In all cases where complaint is made of severe pain in the head accompanying a discharge from the ear, a careful exam
ination of the mastoid process should be made, and if tenderness exists, or if the scalp is swollen and oedematous, at this point a free incision down to the bone should be made at once. In some cases, simple periostitis exists, and the incision gives immediate relief. If relief is not afforded, perforation or trephining of the mastoid should be resorted to.
A case of this disease came under my observation while lecturing at Burlington, Vt., last June. I was called in consultation with Dr. A. P. Grinnell to see an old lady about sixty-five years of age, who had suffered from a discharge of pus from the right ear for some months. About two weeks before I saw her, she had severe pain in the right side of the head, and especially in the vicinity of the mastoid. Swelling over the mastoid took place, and Dr. Grinnell very properly made an incision, and a quantity of pus made its escape. On examination, I found the external meatus filled with pus, and so swollen that a speculum examination could not be made. The incision over the mastoid was enlarged, and a probe could be passed through the bone into the mastoid cells, and as the pus seemed to have a free outlet, nothing more was advised to be done. Prof. D. B. St. John Roosa, M. D., of this city, was present and concurred in the advice. In a few days after, however, brain symptoms manifested themselves, and the patient sank into a comatose condition and died.
In conclusion, Mr. President, I would call the attention of the members of the Society to the importance of a careful examination and the early treatment of all cases of aural disease accompanied by a discharge of pus from the ear.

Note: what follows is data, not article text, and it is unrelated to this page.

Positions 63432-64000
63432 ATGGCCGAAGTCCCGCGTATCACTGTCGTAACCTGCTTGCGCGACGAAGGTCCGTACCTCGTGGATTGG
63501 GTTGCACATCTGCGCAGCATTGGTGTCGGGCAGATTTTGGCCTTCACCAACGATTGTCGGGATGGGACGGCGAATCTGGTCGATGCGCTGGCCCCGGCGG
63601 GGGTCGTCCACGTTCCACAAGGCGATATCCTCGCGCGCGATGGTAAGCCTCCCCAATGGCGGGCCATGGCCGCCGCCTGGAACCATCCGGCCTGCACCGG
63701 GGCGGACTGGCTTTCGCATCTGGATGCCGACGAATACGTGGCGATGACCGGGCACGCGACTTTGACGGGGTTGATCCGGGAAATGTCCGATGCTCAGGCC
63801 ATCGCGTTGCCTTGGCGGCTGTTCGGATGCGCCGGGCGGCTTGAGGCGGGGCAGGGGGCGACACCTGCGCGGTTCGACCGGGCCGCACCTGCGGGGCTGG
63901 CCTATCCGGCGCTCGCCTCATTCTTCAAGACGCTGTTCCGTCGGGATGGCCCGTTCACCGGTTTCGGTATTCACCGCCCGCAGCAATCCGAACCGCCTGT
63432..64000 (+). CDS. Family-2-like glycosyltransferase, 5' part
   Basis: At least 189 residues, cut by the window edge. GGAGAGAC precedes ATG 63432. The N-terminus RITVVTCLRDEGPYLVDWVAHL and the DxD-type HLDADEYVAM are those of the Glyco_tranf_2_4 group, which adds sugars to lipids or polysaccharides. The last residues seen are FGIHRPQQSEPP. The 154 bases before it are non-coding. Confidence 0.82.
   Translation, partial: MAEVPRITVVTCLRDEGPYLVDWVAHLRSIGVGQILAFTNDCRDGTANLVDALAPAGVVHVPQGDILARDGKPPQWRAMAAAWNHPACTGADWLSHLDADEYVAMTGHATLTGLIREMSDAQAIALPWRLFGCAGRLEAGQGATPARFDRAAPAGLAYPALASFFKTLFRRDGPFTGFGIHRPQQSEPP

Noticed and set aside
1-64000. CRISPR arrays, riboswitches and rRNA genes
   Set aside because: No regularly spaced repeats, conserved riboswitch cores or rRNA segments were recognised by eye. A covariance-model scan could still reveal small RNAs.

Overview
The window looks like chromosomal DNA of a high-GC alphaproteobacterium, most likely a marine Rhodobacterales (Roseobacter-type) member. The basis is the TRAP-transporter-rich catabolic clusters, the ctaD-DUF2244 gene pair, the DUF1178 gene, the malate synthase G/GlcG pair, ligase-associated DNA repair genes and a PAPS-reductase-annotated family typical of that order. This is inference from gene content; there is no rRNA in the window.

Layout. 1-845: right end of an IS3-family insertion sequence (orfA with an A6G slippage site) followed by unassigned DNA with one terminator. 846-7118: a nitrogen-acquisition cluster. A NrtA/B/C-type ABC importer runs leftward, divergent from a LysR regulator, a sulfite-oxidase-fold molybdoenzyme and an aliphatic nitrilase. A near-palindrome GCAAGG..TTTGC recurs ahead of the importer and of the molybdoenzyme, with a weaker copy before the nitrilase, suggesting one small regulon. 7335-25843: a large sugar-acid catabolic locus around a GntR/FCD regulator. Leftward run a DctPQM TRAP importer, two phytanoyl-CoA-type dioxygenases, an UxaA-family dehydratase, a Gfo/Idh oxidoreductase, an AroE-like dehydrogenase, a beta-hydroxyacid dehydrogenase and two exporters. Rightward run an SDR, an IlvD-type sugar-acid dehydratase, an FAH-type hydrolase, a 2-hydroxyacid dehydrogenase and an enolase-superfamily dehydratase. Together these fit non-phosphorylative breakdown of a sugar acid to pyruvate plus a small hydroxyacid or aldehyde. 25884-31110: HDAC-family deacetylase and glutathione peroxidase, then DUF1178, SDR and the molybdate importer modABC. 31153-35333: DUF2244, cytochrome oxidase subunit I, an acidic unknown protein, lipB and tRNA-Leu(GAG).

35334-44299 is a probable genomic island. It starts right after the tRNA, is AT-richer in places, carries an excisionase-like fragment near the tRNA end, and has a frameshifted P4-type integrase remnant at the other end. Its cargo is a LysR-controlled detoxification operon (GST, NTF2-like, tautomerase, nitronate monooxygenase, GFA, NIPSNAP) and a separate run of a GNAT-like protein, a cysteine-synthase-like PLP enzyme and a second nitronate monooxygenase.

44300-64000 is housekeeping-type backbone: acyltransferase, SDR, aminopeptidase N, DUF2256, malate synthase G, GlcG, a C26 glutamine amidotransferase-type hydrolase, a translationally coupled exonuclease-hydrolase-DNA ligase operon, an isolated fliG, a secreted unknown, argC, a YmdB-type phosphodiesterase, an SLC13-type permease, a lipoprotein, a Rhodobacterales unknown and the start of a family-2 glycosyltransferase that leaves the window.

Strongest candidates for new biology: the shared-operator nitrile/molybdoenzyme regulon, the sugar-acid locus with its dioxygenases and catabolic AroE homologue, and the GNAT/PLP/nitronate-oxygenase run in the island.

Dr. C. S. Wood said: I have, during a period of twenty-five years, been so fortunate or unfortunate as to have seen quite a number of cases of mastoid disease; some of them terminated fatally, while others have recovered by the supervention of suppuration from the ear. We all are well aware that the
cause of the disease is suppurative otitis and is usually the result of scarlet fever. As a rule suppuration has existed for a considerable period of time, the child enjoying good health in the meantime, when, from exposure to cold, the discharge suddenly ceases, or nearly so, at which time cerebral symptoms at once become manifest. There is fever, anorexia, vomiting and restlessness, often preceded by convulsions, soon followed by coma and local or general paralysis. On examination of the post-auricular region, usually there is found more or less redness and tumefaction, pressure upon which causes the patient to cry with pain. In such cases there is no question about the propriety of making a free incision down to the bone, which, with the application of warmth and moisture over the ear, will, by the reëstablishment of the discharge relieve all the threatening symptoms. In the majority of the cases, such will be the result; but, if the suppuration is not reproduced, the severe symptoms will not yield, when it may become necessary to make an opening through the outer table of the skull. Even after this operation many, perhaps, according to my experience, most of them die, as we do not always get pus as expected, it having formed, by a sort of metastasis, in some other portions of the brain.